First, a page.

It’s a sweet time for Australian cricket fans, as years of Ashes disappointment and taunts are washed away by the jubilation of victory.
Not just victory…England’s cricket team is left looking as limp as a puddle of soggy quinoa.
English cricket fans have been waking up each cold, soggy, dark British morning dreading the worst, and having their fears exceeded.
Many are wondering what the hell happened in the four months since England won its home series 3-0 and how the wheels have fallen off so comprehensively.
Many are wondering whether England’s team needs a complete overhaul, starting with dropping key players.
Australia won this series with old-fashioned pressure generated by a total team effort, using the home conditions to perfection.
There’s been no dark artifice, just good cricket and the constant pressure of a team playing beautifully in conditions that suit it.
Michael Clarke’s post-match press conference in Perth emphasised how hard the team has worked to improve, and it has paid off. A more gracious victory speech I have rarely seen. Watch what he says about Alastair Cook’ at the 11 minute mark.
Never mind the reality, brace yourselves for cries of Australian gloating, of poor sportsmanship and ungracious celebrations.
We’ll be accused of being poor winners.
English people are already saying things like, “Australians are terrible losers, and even worse winners…” which they seem to think is a polite or subtle way of saying they don’t like Australians at all.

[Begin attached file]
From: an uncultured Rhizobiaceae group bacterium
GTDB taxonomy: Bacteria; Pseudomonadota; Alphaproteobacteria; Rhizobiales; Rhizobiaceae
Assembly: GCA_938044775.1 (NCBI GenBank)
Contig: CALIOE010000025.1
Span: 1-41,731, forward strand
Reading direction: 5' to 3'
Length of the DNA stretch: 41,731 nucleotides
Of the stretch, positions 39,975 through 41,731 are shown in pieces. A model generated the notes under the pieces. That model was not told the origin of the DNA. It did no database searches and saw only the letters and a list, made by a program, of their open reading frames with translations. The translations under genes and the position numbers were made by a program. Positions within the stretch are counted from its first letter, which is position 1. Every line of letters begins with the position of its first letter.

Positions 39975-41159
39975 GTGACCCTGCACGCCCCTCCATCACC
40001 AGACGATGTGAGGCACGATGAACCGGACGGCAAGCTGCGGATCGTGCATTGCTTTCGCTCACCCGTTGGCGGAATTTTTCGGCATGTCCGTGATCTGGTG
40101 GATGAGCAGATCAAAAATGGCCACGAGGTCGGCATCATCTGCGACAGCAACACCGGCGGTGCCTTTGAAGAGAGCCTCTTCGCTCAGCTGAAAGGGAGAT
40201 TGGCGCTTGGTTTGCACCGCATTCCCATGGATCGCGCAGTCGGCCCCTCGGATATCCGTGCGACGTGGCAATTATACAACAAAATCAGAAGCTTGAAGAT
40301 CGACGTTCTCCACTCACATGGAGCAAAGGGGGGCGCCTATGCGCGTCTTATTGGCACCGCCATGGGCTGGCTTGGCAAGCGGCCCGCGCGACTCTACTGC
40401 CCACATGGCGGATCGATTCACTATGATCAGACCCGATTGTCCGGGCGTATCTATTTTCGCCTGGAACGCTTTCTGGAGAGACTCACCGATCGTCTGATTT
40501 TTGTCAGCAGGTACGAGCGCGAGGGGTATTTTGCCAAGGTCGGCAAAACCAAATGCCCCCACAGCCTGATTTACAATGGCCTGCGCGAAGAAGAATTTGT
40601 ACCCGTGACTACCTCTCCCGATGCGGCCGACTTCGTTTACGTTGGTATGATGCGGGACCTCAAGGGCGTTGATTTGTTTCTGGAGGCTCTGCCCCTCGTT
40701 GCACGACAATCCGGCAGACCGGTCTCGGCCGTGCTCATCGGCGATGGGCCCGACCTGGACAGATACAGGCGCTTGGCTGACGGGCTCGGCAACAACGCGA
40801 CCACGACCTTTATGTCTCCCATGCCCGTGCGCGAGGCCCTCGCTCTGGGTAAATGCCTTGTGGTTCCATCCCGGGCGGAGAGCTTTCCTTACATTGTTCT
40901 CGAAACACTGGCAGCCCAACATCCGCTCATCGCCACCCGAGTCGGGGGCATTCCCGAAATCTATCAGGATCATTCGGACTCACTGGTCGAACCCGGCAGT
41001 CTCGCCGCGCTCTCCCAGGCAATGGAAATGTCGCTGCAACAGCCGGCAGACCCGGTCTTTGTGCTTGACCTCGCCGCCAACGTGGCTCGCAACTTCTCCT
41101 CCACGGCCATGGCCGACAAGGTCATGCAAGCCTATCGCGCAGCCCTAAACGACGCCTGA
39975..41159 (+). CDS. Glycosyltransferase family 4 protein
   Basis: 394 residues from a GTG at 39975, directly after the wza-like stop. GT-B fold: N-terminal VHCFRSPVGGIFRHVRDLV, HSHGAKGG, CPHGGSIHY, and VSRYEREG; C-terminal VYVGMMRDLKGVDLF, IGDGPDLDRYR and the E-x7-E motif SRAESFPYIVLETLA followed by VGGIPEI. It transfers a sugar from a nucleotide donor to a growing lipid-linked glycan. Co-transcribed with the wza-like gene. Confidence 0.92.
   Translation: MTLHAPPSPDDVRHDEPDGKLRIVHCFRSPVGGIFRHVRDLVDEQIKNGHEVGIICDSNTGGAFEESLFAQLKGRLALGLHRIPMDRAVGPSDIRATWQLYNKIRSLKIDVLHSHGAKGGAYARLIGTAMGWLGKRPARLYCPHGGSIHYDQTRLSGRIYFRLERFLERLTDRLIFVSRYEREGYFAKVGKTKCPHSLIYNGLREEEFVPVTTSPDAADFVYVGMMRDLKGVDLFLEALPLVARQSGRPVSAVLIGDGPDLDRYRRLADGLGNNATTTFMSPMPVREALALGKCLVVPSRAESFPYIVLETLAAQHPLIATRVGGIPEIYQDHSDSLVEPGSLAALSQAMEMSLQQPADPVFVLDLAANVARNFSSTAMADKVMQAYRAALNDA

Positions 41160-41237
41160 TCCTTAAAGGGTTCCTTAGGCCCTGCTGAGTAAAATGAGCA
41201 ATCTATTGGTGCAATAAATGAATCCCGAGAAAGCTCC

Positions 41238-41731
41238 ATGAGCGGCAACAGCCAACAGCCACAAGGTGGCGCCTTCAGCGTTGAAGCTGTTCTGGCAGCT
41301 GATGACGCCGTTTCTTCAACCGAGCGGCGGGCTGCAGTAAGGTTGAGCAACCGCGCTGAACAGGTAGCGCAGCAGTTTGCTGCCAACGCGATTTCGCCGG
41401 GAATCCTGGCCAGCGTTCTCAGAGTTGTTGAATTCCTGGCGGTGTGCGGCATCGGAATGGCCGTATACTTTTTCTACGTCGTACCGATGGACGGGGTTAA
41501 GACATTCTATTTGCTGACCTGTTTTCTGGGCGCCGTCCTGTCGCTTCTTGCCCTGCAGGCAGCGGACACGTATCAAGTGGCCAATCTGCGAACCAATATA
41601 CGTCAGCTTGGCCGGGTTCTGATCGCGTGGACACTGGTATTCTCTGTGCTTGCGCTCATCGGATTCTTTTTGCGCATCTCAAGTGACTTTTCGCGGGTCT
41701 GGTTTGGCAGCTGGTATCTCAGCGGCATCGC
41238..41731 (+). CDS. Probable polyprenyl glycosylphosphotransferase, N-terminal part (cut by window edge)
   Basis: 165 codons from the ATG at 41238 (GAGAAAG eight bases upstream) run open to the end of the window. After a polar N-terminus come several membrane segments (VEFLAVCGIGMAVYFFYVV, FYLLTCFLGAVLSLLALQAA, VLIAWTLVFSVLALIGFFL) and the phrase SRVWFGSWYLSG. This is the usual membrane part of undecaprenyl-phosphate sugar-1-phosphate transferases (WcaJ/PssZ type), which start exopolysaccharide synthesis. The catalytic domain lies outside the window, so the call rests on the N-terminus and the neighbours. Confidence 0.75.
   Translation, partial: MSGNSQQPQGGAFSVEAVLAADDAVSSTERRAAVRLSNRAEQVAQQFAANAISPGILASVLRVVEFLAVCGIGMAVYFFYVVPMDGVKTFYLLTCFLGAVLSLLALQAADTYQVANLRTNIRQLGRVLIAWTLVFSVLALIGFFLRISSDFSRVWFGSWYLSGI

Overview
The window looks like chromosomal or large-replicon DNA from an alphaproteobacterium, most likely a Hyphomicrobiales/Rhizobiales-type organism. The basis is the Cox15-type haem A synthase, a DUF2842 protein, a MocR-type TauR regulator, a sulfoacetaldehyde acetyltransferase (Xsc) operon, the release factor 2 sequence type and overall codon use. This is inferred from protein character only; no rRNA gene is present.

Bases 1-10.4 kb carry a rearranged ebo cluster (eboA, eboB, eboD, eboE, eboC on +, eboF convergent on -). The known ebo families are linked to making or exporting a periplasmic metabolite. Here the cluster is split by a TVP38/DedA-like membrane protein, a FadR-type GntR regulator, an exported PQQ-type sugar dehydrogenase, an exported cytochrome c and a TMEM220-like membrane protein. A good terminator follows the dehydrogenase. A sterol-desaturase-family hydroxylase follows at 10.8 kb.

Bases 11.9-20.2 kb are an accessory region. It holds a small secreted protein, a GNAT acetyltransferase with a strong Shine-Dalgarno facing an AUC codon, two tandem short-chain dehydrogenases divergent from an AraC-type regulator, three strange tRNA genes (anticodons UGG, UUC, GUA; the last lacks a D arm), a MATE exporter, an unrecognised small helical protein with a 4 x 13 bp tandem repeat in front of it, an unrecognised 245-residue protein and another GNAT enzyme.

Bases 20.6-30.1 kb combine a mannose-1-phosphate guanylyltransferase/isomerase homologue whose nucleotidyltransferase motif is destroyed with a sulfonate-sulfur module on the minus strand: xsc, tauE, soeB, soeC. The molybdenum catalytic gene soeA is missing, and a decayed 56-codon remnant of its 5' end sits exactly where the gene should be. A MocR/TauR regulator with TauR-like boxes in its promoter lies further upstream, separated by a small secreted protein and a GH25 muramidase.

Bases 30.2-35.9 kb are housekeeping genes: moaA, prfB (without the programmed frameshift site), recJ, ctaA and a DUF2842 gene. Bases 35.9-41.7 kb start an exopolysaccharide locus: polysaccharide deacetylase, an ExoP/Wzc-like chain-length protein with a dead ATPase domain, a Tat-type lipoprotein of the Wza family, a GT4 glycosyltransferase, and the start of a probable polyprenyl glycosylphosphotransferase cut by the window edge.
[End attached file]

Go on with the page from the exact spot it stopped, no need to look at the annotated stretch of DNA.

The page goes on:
It is neither.
The wittier among the commenters will allude to our distant history as a convict colony and imply a direct causal relationship to our modern-day behaviour.
Gloss over the fact that last time England won the Ashes their players were so full of grace they urinated on the pitch while their fans sang about winning 10-0.
“He bowls to the left, he bowls to the right…”
There will be complaining about Australian tabloids as if Fleet Street had never existed. I tell you what, it will be hilarious.
A word of advice, enjoy the victory and laugh at the sour grapes.
Any Australian who has brightened the walls of a British pub between 2005 and today will know that English fans have been taunting Aussies mercilessly about our cricket team for years. They call it ‘banter’.
I was living in England in the years before and after the 2009 Ashes series.
I’ve had more pub lectures about the inadequacies of Australian cricket and how it reflects on our national character than I can recall without curling up in the foetal position and sobbing into a pint glass.
I’ve seen the Sky TV promos about ‘Smashing the Aussies’, I’ve walked past the newspaper headlines, and I’ve read the insufferably smug and condescending comments on blogs and newspaper sites.
I’ve heard crowds booing and jeering Australian captains all through a series.
The accusations of cheating that routinely ignore England’s own transgressions of rose-tinted sporting ideals, the tired stereotypes about a lack of culture and sophistication. A post-Empire sense that Australians are among the last colonials it’s still okay to belittle.
And they call us bad winners?
Well, hypocrisy is cheap and payback is sweet. The Ashes are Australia’s and we should let England know it.
It’s almost become a cliché that in this series Australia’s bowling has been disciplined, based on well-thought out plans and high quality execution. All bowlers have performed their roles.
England’s batting has been given no respite, and has struggled to build significant partnerships.